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Netflix's 'Altered Carbon' is a smart prestige drama that's too violent for its own good

Netflix has a new branding strategy for its pricey, high-profile dramas. And it's not for the faint of heart.

by Ani Bundel /
Image: Altered Carbon on Netflix.
Netflix's "Altered Carbon" arrives on February 2, 2018. Katie Yu / Netflix
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This past fall, Netflix announced an ambitious multi-year plan that will eventually result in 50 percent original content, moving away from its rental roots. Starting this year, the streaming site will sink something like $8 billion in order to help make that happen. The leading edge of this wave of high-priced series, Altered Carbon, arrives on Feb. 2, 2018. With a huge marketing push by the streaming service, the drama giving us a look at the sort of “original programming” Netflix is banking on, and it is some of the most shockingly violent content we’ve seen this decade.

It seems that Netflix has a new branding strategy for its pricey, highly publicized prestige dramas — and it’s no longer the waxen poshness of "The Crown." It's blood-soaked savagery.

"Altered Carbon," based on the 2002 novel by Richard K. Morgan, centers around the question of what happens when we reach levels of technology that can grant immortality. To wit: It is 500 years in the future. Every human has a chip embedded at the base of their skull, referred to as their “stack,” which records their experiences over the course of a life. When a body dies, this slack can be “re-sleeved” into a new one. If one has the funds to re-sleeve endlessly, they live forever. “Real Death” occurs only if the stack is corrupted or smashed.

The questions raised by this advancement are profound. What makes a life? Can the soul be downloaded? Just because we can live forever in some form, does it mean we should?

Because this is a dystopian future, it assumes the worst. So instead of creating something beautiful, humans use this technology to be thoughtless, selfish and violently cruel. The super-rich stash vaults full of cloned sleeves and frantically backup their stack data every 48 hours, ensuring that Real Death will, at worst, rob them of two days. Meanwhile, their fortunes continue amassing; it is a chilling vision of an unchanging 1 percent. For those who can’t afford re-sleeving, stacks are worn as necklaces or kept in boxes by the loving relations left behind. If they’re lucky, their families will rent sleeves to "spin them up" for the holidays — that is, if their religious beliefs say it’s OK.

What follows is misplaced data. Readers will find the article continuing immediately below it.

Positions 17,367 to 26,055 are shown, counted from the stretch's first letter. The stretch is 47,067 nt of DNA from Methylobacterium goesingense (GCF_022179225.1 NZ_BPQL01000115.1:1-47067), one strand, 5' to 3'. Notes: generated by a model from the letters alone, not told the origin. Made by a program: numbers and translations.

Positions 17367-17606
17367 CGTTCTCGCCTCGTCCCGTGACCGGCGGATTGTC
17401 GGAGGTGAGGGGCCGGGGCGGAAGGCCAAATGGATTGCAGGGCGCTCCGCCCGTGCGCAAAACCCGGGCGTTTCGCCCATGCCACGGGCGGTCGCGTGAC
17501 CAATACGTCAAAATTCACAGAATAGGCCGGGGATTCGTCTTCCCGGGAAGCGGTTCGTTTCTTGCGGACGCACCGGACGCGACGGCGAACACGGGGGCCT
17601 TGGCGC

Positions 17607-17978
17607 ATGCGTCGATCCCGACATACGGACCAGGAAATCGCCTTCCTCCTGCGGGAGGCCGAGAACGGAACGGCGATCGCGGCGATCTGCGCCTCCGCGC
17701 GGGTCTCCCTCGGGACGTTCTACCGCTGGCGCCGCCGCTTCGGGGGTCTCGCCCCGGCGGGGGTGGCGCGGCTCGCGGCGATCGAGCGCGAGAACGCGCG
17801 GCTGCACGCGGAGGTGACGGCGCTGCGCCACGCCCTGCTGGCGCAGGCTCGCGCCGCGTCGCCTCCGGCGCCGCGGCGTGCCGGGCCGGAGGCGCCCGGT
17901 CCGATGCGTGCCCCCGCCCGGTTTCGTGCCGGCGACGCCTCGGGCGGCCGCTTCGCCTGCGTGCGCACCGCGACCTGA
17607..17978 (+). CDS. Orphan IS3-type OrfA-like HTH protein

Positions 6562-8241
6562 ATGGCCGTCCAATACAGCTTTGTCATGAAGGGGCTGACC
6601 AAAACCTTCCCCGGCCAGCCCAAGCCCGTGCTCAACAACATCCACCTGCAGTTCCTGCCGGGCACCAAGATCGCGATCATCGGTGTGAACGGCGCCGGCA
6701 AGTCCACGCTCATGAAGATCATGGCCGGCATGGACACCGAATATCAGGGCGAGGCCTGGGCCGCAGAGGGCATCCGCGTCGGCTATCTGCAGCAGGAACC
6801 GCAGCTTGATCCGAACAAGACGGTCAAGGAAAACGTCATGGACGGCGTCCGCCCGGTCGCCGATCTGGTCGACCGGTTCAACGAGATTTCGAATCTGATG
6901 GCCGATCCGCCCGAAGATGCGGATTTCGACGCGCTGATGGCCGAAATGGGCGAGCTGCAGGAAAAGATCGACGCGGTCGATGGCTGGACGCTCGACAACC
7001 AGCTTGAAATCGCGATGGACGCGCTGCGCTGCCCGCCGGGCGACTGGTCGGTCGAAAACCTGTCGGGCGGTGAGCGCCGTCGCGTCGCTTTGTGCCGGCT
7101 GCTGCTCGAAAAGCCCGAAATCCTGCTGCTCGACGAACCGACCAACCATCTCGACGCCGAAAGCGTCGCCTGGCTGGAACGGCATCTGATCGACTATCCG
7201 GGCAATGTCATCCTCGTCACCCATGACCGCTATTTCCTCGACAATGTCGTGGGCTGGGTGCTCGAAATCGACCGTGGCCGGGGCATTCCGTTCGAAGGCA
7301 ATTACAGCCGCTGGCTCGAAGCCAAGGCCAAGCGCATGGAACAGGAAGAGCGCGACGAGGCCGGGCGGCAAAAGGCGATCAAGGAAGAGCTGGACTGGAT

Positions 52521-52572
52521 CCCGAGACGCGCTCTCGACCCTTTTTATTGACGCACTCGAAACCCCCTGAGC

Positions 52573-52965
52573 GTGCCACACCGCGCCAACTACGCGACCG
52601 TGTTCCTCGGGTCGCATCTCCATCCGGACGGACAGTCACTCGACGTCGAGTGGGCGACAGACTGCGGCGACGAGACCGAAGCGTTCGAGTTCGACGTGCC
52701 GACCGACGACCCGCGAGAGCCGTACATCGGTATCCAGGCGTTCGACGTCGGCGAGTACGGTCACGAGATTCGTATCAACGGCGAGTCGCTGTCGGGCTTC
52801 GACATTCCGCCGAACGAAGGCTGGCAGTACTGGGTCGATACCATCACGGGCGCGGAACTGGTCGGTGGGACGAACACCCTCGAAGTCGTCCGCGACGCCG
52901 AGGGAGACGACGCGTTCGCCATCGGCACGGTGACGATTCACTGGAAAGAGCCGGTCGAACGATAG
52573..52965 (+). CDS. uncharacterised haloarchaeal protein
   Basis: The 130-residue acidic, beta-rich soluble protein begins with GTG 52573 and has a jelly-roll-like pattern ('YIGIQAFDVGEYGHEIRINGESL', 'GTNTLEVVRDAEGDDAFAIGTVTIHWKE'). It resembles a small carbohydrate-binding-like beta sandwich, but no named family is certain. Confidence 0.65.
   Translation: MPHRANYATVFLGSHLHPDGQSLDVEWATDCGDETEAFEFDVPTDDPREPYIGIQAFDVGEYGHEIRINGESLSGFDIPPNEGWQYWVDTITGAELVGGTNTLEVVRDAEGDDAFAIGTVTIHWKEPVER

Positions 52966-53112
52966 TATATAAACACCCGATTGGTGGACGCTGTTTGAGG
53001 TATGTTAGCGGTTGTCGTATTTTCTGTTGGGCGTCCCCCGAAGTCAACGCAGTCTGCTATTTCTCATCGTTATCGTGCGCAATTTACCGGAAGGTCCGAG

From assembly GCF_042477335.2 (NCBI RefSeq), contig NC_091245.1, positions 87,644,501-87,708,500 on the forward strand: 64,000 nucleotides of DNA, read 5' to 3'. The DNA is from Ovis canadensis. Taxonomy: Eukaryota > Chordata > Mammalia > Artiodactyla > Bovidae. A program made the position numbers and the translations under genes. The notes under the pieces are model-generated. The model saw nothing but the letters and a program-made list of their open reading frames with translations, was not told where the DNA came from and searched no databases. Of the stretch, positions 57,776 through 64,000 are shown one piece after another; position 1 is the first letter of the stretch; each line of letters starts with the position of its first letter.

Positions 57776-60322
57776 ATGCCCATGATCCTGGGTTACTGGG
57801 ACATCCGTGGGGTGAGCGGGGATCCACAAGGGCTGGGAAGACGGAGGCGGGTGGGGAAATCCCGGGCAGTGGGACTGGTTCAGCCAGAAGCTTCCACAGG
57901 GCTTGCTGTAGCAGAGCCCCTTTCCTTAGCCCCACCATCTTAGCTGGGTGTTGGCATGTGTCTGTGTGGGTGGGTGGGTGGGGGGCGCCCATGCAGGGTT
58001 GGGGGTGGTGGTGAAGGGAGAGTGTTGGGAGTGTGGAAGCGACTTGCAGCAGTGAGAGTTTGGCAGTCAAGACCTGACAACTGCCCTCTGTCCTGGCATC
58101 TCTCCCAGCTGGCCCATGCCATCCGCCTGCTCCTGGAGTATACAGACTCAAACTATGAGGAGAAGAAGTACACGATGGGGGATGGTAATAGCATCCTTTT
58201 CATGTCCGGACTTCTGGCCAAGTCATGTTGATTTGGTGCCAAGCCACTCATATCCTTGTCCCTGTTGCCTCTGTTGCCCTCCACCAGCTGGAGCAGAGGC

Instead of jail time, convicts’ stacks are put “on ice,” only to have the government thoughtlessly stash them into “first available” sleeves when their sentences are up. Even the positive-seeming aspects of the technology often turn out badly; If the parents of a 7-year-old murder victim who was issued a “free sleeve” get their daughter back in the body of a 55-year-old man, too bad.

The real savagery comes to the forefront when the show explores how the newly expendable nature of bodies allows for brutality without consequences. Married couples fight to the death in hopes of earning the winner a sleeve upgrade, and enough winnings to feed their families. (Don’t worry, the loser gets a new sleeve too, just not upgraded one.) Prostitutes are frequently murdered for the fun of it (they’ll just be re-sleeved in the morning); suspects can be virtually tortured to death over and over again until they break or go mad, with no proof it ever happened.